"In the short run, the market is like a voting machine, tallying up which firms are popular and unpopular. But in the long run, the market is like a weighing machine, assessing the substance [intrinsic value] of a company."
– Benjamin Graham
Way back in the Paleozoic era (as far as markets are concerned), circa 2003, I wrote in this letter and in Bull's Eye Investing that the pension liabilities of state and municipal plans would soon top $2 trillion. This was of course far above the stated actuarial claims at the time, and I was seen as such a pessimist. Everyone knew that the market would compound at 9%, so any problems were just a rounding error.
Now it turns out I may have been a tad optimistic. Two well-respected analysts of pension funds have produced reports this summer suggesting that pensions are now underfunded by more than $4 trillion and possibly more than $5 trillion. I would like to tell you that the underfunding is all the bad news, but when you probe deeper into the problems facing pension funds, it just gets worse. The two reports conclude that pension plan sponsors seem determined to keep digging themselves an ever-deeper hole. But to hear the plan sponsors tell it, the situation is readily manageable and the risks are minimal. Except that pesky old reality keeps confounding their expectations.
And that is the crux of the problem. Whether you believe there really is a problem boils down to the assumptions you make about future returns. If you believe the projections trotted out by pension fund management and the bulk of the pension consulting groups, the underfunding is a mere $1 trillion — a large amount to be sure but manageable for most states.
The emphasis here is on most. Some states and municipalities are in far worse shape than others, and to be honest with you, I don't see how some of them can meet their commitments. Others are trying to be responsible and fulfill their pension fund obligations based on the assumptions their "experts" come up with, but the problem is that those assumptions may be overly optimistic. The seemingly small difference of just 1% of GDP growth can make a huge difference in pension liabilities (and thus taxpayer obligations).This week we begin a series focusing on the problems facing US state and local pension funds. This issue has relevance to you not only as a taxpayer but also as an investor, because it goes to the very core of the question, what is the level of reasonable returns we can expect to see from our investments in the future? This is not a problem that is restricted to the US — it's global. Sadly, we don't live in a Lake Wobegon world where all pension funds and investment portfolios are above average. Not everyone can be David Swenson, the famous chief investment officer of Yale University. Truth be told, David Swenson will have a difficult time being David Swenson in the next 20 years.
The past 10 years have seen a growing number of economists and financial analysts questioning the propriety of the methods used to forecast pension fund liabilities. This is more than an academic exercise, as the numbers you choose to base your models upon make massive differences in the projected outcomes. As we will see, those differences can run into the trillions of dollars and can mean the difference between solvency and bankruptcy of municipalities and states. The implicit assumption in many actuarial forecasts is that states and cities have no constraints on their ability to raise money. If liabilities increase, then you simply raise taxes to meet the liability. However, fiscal reality has begun to rear its head in a few cities around the country and arrived with a vengeance in Detroit this summer. It seems there actually is a limit to how much cities and states can raise.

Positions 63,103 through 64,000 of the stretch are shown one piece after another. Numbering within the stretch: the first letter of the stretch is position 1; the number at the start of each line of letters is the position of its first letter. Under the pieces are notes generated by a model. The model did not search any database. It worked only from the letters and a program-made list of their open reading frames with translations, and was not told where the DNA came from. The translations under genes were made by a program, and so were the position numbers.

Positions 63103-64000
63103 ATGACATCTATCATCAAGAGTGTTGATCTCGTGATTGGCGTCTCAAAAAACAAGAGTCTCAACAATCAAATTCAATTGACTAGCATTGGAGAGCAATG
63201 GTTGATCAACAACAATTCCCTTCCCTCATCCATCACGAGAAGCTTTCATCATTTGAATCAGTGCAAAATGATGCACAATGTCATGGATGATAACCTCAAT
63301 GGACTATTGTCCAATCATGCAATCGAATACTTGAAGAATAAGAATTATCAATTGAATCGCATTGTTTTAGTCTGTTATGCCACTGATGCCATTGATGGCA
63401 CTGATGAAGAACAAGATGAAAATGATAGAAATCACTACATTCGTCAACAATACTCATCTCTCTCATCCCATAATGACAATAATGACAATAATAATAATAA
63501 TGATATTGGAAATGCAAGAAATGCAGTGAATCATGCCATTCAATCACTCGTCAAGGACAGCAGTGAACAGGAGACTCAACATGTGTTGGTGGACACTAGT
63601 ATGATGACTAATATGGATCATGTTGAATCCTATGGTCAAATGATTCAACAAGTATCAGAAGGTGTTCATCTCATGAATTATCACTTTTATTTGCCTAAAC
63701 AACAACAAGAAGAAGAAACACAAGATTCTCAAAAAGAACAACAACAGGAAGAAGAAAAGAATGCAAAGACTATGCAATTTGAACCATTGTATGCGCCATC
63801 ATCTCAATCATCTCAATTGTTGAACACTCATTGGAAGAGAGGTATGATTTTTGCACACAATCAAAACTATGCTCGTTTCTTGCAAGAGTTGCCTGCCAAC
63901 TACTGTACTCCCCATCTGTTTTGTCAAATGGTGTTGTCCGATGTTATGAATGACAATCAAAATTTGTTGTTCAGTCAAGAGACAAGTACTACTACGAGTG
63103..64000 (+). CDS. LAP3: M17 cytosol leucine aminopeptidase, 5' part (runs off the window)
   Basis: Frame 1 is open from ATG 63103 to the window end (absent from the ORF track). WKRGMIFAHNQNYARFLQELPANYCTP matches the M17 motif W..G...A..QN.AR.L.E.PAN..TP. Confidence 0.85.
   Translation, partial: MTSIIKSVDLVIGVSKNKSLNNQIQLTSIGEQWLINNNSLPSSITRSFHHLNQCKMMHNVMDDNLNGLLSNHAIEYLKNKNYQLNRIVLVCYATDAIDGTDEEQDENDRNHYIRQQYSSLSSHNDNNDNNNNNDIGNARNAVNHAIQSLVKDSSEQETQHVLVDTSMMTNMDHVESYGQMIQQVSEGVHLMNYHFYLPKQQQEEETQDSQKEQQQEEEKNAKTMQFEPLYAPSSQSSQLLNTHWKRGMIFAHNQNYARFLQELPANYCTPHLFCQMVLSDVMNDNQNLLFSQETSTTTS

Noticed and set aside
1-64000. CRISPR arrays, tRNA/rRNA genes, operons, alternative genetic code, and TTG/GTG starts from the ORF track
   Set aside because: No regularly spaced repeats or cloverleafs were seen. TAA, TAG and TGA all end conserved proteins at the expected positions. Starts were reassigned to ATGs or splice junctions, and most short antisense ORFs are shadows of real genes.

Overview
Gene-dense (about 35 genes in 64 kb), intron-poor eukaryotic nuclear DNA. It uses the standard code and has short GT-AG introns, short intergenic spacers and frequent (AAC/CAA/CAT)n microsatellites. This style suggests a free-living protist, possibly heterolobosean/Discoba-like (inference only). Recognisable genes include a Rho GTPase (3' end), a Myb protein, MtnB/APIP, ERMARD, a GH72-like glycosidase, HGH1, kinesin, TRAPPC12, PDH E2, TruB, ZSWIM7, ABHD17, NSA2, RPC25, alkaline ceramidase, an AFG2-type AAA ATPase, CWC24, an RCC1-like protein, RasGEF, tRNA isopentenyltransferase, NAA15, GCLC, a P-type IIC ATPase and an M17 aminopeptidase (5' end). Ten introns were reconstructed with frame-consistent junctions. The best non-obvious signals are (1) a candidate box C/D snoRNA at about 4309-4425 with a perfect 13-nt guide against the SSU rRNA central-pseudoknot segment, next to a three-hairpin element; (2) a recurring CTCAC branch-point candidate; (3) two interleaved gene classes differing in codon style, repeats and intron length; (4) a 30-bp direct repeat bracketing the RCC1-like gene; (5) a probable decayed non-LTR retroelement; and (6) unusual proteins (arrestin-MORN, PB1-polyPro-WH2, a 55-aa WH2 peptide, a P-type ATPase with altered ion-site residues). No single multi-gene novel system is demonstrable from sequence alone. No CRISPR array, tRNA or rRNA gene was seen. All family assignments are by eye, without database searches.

"Aah," cities assure themselves, "we are not Detroit." And it must be admitted that Detroit truly is a basket case. But it may behoove us to remember that Spain and Italy and Portugal and Ireland and Cyprus all said "We are not Greece" prior to arriving at the point where they would lose access to the bond market without central bank assistance.
In response to growing concerns over public pension debt, the Governmental Accounting Standards Board (GASB) and Moody's have both proposed revisions to government reporting rules to make state and local governments acknowledge the real scope of their pension problems. (While it is possible to ignore Moody's, based on the fact that it is just one of three private rating agencies, it is impossible to ignore GASB, which is the official source of generally accepted accounting principles (GAAP) used by state and local governments in the United States.
Under the new GASB rules, governments will be required to use more appropriate investment targets than most public pension plans have been using, bringing them more in line with accounting rules for private-sector plans. Pension plans can continue to use current investment targets for the amounts the plans have successfully funded; but for the unfunded amounts, pension plans must use more reasonable investment forecasts, such as the yield on high-grade municipal bonds, currently running between 3 and 4 percent. From my perspective, not requiring reasonable investment forecasts on already funded accounts is still unrealistic, but the new GASB rules are a major step in the right direction, and I applaud GASB for taking a very politically difficult stance.
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